The Chair of the Ministerial Committee also would serve on the Franconia Conference Board and oversee the Credentialing Committee which conducts interviews of credentialing candidates. This is a large role, as the Ministerial Committee is responsible for overall policies related to the calling, credentialing, training, and disciplining of those persons being credentialed by the Conference, along with the granting of ministerial credentials in keeping with A Mennonite Polity for Ministerial Leadership.

Through much discernment the Board invited current Ministerial Committee member Ken Burkholder to serve as interim Chair of the Ministerial Committee. According to the Conference bylaws, this is a role that is to be appointed by the delegate assembly which does not meet until November 4. In order to ensure that the work of the Conference can continue, the Board agreed that Ken would be able to easily step into the role of chair and would be a good fit for the position long term.

Conference Moderator John Goshow stated, “Ken’s six years of experience serving on the Conference’s Ministerial Committee makes him uniquely qualified to fill the role of chair for this important committee.”

Ken’s name will be presented to the delegates at the Fall 2017 Assembly for the role of Ministerial Committee Chair and subsequently a member of the Conference Board.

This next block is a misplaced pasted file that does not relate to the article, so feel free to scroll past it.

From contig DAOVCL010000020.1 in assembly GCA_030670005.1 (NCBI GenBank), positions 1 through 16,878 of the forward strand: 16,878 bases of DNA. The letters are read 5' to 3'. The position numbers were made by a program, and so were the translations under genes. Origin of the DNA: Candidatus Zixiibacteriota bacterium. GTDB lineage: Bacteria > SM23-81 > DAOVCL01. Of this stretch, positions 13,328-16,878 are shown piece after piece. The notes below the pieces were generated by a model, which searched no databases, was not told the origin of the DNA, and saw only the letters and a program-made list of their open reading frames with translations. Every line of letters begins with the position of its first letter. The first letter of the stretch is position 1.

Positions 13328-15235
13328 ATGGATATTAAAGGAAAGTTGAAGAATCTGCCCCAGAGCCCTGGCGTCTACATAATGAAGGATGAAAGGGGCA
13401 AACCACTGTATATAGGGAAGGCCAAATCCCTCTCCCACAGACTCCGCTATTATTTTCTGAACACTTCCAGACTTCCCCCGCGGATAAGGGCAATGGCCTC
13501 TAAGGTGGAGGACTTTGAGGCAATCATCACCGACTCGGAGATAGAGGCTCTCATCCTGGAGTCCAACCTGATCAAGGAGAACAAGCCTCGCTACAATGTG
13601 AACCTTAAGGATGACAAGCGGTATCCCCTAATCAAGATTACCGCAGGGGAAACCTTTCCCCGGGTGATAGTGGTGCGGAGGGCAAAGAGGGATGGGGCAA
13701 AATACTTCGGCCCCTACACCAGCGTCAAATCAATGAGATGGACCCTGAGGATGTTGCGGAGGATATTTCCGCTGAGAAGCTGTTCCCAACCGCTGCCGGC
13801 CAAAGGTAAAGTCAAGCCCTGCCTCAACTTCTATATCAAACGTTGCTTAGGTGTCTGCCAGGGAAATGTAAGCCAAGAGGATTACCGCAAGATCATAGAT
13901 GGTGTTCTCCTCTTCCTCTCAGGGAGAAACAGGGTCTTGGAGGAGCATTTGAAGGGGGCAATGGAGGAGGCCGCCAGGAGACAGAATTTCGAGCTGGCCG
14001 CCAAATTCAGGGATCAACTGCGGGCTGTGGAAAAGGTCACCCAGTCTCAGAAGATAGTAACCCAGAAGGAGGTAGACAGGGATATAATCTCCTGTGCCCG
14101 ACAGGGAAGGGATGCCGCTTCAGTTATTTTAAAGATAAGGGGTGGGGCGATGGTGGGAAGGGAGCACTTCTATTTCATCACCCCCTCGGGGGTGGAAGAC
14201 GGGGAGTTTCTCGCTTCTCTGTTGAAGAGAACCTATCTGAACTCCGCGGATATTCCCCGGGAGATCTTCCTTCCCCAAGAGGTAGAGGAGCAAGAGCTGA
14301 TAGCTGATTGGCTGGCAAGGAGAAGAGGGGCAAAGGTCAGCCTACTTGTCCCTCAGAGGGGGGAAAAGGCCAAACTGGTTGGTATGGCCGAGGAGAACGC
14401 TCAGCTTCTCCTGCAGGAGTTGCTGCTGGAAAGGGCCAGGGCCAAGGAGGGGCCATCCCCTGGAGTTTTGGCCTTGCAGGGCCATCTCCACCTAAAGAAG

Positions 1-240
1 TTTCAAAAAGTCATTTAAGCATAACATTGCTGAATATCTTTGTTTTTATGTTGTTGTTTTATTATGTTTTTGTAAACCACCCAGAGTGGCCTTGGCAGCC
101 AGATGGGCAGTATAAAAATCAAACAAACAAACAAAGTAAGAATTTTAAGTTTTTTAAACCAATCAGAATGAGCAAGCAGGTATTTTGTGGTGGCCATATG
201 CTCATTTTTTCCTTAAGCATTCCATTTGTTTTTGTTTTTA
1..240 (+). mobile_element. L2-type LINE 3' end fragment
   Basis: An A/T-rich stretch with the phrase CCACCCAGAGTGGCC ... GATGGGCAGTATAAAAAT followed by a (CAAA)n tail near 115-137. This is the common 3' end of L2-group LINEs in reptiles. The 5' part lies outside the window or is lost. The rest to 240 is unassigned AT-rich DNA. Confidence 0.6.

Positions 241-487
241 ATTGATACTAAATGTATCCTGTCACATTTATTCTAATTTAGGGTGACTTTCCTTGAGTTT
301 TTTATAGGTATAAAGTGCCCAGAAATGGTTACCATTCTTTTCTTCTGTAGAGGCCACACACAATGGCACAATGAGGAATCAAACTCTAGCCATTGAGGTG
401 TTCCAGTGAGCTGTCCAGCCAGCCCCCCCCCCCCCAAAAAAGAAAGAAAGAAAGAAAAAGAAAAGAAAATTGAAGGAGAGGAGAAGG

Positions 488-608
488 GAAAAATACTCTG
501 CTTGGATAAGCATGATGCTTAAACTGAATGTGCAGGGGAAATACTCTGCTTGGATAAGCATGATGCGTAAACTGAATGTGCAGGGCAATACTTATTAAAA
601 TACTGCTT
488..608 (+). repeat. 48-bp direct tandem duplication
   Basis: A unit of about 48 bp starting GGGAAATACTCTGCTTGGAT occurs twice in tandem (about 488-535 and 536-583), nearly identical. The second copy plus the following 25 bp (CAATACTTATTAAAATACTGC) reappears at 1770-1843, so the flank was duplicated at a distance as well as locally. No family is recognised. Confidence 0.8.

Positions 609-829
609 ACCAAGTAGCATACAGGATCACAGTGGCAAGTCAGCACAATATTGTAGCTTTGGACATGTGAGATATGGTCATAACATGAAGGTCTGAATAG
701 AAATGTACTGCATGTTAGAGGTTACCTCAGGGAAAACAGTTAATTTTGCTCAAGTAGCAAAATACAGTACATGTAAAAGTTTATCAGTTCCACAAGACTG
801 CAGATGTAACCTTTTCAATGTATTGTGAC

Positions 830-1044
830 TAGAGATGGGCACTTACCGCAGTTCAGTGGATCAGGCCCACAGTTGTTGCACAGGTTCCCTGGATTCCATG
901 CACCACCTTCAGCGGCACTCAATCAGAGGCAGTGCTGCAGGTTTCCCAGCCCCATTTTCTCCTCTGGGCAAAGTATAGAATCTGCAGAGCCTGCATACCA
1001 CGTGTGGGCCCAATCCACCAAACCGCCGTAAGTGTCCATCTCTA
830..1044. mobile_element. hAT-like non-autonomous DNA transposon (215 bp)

Ken was originally appointed by the Conference Delegate Assembly to the Ministerial Committee in 2011.  He attended Eastern Mennonite Seminary (EMS) and received his Masters in Divinity in 2005 after working in the business world for 11½ years. Since his graduation from EMS he has been serving as lead pastor at Deep Run East Mennonite Church. He and his wife Karen (Frankenfield) Burkholder have two children – Alyssa (20) and Justin (17), a recent graduate of Dock Academy.

Executive Minister, Steve Kriss, says, “Ken brings pastoral and professional experience that offers significant wisdom and insight to lead the important work of the ministerial committee.  He will be a valuable board member as well helping to represent the current needs and possibilities of our Conference’s credentialed leaders. I’m grateful for his willingness to accept this position and responsibility in this time of transition to help offer stability and strength to our ongoing work together.”

When asked about his new role as interim chair Ken stated, “It’s an honor and privilege to respond to this call – serving God, and the church, as interim chair.  I look forward to continuing to work with a terrific team of people on the Ministerial Committee, as we, together, give leadership to the credentialing of persons across Franconia Mennonite Conference.”

In his spare time, Ken enjoys being with family, cheering for the Phillies, reading, and running.

From Dust You’ve Been Created

“Do you not realize what the Holy One can do with dust?”–Jan Richardson

By Steve Kriss, Executive Minister

Growing up in a dominantly Catholic community, I annually had ash envy.   There was something about that mark of the cross on the forehead, the smear and the audacity of wearing it out and about in town and at school that made me want to be marked similarly.